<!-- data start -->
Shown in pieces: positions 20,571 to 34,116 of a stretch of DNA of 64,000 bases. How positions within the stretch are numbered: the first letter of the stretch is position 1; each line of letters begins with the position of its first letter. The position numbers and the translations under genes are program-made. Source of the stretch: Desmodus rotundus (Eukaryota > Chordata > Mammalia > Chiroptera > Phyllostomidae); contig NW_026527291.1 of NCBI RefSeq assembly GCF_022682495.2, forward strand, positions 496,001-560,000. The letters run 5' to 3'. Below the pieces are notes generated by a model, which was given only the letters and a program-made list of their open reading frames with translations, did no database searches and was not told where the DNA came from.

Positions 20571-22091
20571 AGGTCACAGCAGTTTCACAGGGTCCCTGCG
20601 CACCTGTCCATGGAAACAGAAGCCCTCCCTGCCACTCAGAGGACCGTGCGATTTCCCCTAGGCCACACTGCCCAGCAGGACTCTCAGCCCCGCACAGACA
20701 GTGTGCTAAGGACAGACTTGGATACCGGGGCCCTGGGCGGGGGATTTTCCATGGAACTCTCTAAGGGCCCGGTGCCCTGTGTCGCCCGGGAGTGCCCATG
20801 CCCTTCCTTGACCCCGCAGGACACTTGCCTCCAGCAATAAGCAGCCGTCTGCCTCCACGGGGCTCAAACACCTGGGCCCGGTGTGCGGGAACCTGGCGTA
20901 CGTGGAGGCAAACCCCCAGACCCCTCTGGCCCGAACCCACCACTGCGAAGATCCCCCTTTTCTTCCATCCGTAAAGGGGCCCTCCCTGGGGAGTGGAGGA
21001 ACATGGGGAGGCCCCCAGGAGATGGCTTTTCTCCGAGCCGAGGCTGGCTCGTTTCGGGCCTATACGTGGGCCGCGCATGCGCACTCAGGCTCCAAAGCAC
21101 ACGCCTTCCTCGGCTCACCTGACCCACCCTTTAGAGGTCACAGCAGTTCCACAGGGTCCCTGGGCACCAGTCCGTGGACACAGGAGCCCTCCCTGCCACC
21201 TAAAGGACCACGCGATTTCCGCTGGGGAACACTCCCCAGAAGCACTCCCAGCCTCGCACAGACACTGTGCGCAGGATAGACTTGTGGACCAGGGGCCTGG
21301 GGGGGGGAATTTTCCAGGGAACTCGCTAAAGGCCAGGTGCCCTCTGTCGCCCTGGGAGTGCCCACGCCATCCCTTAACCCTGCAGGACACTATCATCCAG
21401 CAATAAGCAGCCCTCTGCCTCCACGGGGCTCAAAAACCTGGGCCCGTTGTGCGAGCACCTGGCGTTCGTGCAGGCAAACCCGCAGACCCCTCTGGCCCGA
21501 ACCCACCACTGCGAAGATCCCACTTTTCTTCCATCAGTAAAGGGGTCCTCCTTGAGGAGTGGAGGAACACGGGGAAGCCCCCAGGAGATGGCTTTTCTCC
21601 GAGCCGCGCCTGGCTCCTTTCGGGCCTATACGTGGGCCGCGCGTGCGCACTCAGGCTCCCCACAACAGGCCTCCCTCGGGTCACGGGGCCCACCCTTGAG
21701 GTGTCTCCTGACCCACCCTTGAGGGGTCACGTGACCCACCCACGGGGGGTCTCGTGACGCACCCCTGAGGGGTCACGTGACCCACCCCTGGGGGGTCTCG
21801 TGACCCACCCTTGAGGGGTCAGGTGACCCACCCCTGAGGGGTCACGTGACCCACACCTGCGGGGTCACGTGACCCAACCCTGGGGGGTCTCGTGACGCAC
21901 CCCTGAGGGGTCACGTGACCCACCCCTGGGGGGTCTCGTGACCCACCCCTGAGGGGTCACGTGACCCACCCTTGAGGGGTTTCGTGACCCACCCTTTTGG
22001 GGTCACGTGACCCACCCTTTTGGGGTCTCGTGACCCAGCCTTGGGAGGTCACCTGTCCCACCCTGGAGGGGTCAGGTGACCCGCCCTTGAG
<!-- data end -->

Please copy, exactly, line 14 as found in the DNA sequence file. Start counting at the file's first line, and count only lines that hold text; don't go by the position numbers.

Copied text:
21601 GAGCCGCGCCTGGCTCCTTTCGGGCCTATACGTGGGCCGCGCGTGCGCACTCAGGCTCCCCACAACAGGCCTCCCTCGGGTCACGGGGCCCACCCTTGAG